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RTR Planeta, a Russian language channel broadcasting in Lithuania, has repeatedly run into conflict with the country’s television regulator.
In December, the Lithuanian Radio and Television Commission ordered RTR Planeta to be moved to paid TV packages after it broadcast material that the agency said instigated racial hatred and warfare. The programme in question was the 29 November episode of Sunday Evening with Vladimir Solovyov, which discussed the downing of a Russian plane by the Turkish airforce.
Russian MP Vladimir Zhirinovsky, who was a guest on the programme, said Turkish people were “a nation of wild barbarians,” and said that Turkey should be “brought to its knees” through military attacks.
“We need an air raid on any part of Turkey (…), the Turkish army must be destroyed,” said Zhirinovsky.
This is the second time the programme has prompted the regulator to take action. In April 2015, RTR Planeta was blocked from broadcasting for three months for allegedly “inciting discord and warmongering” over the conflict in Ukraine.
The content in question included a tirade against the Baltic countries by ultra-nationalist Russian politician Vladimir Zhirinovsky on the Sunday Evening With Vladimir Solovjev programme. Zhirinovsky said that Poland and the Baltic states would be “wiped out” should a war break out between Russia and NATO.
Although Lithuanian politicians and media experts agreed on the inflammatory nature of RTR Planeta content, especially the comments made by Zhirinovsky, some media pundits have expressed doubt over the decision to shut the channel down for three months. It resumed broadcasting on 13 July 2015.
In April, Audris Matonis, news service director at Lithuania’s national LRT broadcaster, rejected criticism that the ban was excessive and amounted to censorship. He insisted that “all should realise that what they’re advocating is non-compliance with Lithuanian law”.
But Gintautas Mazeikis, director of the Political Theory Department at Vytautas Magnus University in Kaunas, took issue when speaking to Delfi.lt. “Do we want and seek diplomatic and other means to influence Russian channels, or are we only trying to co-operate with cable TV service providers so they change their packages and broadcast more Polish or Ukrainian TV?” he said. “Do we want to explain and encourage critical thinking among speakers of Ukrainian, Belarusian, Russian and Polish who live in Lithuania?”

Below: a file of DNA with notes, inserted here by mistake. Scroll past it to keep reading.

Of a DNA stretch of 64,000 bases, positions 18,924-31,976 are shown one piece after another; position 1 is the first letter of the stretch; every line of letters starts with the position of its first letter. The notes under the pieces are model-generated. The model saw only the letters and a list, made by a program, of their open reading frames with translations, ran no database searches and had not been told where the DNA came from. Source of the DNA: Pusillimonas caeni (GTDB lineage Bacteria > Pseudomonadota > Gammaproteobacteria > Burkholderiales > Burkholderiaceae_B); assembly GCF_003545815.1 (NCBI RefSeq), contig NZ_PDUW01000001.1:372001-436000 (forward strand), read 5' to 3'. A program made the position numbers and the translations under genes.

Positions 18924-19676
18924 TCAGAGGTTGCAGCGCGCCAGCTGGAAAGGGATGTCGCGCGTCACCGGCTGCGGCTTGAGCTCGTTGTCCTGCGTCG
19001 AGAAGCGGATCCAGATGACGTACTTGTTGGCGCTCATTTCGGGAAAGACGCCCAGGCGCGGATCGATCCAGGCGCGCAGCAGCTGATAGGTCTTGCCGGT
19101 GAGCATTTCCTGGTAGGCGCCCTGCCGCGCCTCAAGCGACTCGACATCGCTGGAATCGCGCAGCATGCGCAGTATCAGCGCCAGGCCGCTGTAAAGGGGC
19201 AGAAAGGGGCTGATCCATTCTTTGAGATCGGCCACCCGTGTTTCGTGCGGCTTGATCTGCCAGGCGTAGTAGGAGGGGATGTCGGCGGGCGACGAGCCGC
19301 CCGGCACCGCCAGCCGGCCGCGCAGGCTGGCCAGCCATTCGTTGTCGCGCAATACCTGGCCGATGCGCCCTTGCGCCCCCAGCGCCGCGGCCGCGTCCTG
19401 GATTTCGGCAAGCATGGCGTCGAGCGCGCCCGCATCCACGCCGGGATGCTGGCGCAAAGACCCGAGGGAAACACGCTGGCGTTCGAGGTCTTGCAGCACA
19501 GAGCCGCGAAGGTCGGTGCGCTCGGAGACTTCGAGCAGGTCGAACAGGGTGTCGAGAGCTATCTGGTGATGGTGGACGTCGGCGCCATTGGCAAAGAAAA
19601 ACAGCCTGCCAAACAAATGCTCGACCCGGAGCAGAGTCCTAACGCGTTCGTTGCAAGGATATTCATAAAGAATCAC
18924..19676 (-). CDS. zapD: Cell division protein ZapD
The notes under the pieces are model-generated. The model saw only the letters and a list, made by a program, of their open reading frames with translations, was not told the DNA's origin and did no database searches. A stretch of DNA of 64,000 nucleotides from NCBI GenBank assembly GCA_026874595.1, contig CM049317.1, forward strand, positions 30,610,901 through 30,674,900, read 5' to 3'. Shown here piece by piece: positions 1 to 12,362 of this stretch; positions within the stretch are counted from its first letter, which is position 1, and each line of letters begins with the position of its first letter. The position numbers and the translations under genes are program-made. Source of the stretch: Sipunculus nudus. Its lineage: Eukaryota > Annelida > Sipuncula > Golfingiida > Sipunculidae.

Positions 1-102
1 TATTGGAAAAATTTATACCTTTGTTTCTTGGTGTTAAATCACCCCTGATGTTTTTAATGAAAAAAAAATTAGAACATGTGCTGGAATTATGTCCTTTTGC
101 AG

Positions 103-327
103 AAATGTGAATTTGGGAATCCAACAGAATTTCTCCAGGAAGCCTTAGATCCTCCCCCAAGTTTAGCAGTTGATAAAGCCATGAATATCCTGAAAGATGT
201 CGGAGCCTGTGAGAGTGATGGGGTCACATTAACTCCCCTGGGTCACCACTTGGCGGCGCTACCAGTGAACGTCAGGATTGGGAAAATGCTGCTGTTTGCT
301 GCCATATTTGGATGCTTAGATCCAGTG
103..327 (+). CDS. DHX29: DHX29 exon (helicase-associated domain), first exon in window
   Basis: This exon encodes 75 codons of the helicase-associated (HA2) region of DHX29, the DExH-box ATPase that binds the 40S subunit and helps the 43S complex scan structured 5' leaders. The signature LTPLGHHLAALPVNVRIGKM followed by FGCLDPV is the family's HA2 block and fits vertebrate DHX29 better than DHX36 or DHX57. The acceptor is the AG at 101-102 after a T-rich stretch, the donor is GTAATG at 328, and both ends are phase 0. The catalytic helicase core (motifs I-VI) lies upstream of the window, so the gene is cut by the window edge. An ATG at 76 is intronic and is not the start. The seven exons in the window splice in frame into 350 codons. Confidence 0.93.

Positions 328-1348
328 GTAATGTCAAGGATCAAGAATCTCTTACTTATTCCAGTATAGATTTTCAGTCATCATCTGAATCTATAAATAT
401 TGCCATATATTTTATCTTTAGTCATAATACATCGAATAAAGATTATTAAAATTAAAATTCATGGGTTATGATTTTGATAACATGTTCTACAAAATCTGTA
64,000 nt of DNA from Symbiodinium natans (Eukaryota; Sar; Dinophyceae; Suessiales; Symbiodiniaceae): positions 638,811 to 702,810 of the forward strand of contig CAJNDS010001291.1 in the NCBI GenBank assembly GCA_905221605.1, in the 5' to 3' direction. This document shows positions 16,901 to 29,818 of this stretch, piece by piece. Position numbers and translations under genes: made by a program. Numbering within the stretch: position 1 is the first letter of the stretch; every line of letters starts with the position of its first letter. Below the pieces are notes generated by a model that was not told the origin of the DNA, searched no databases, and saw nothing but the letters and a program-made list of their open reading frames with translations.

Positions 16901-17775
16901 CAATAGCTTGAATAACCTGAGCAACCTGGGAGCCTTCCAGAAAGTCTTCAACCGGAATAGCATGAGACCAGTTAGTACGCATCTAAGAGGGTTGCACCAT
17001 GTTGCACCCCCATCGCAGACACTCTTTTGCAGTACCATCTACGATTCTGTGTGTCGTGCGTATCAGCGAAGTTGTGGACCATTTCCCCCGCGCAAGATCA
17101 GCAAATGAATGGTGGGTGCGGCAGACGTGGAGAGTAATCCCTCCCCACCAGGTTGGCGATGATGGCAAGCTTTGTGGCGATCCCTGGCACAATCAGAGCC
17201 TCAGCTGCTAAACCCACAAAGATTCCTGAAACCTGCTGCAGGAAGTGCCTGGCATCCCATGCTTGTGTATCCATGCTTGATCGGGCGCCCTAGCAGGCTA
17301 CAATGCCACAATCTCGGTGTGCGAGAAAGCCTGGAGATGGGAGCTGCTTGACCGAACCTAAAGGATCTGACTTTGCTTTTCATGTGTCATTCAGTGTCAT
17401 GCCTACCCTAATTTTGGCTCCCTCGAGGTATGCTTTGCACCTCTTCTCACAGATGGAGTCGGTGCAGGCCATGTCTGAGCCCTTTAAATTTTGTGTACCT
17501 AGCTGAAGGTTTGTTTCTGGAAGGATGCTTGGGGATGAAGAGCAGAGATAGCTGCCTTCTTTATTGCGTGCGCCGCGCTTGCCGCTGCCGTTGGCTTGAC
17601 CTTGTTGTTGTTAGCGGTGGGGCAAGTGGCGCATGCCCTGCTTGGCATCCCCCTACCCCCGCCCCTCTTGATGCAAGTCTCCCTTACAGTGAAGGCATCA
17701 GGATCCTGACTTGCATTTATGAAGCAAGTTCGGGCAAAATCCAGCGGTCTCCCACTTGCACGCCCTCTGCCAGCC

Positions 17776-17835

Aidas Puklevičius, a journalist and author, insisted that the broadcast ban may not have been the best decision and reasoned that the situation should improve once the generation of people who speak only Russian as a foreign language gives way to one which is more fluent in English.
“Russia will then lose its only vehicle for exporting soft power, something it has very little of,” Puklevičius said to Delfi.it. “Russia did not invent Pepsi Cola, nor jeans, nor Hollywood. Russia’s only strength is its ability to play on Soviet nostalgia.”
Media professionals in Lithuania have increasingly found themselves taking sides in the Ukraine conflict.
“Unfortunately, Russia-Ukraine warfare has become part of journalism in Lithuania and not surprisingly, all the Lithuanian news, except for some reports on the State Lithuanian TV, are concerned with the same issue: how atrocious the Kremlin-backed Russian insurgents are and how courageous the Ukrainians are,” a Lithuanian journalist, who agreed to speak on the condition of anonymity, told Index on Censorship. “Why is it happening? In any warfare, you’d expect analysis and different points of view, but none of it could be found on Lithuanian TV.”
The journalist said he had stopped watching Lithuanian TV news and has switched to German TV channels which air many different views on the conflict.
In January 2015, Dainius Radzevicius, the chairman of Lithuania’s Union of Journalists, wrote a commentary piece in which he said “polarisation of the media is something we all have to admit is happening, and it has been very palpable for the last couple of years not only in the Lithuanian media but elsewhere too”.
Radzevicius said the problem began as a result of economic conditions, but it is fueled by the geopolitical situation, including the conflict in Ukraine.
“Against this backdrop, we may now have less of a variety of opinions on the radio waves, the TV screens or the newspaper pages; but it is necessary to resist the powerful and obtrusive propaganda coming from the East, therefore, what I call our ‘white propaganda’ is necessary during the times,” he said in the piece.
Mapping Media Freedom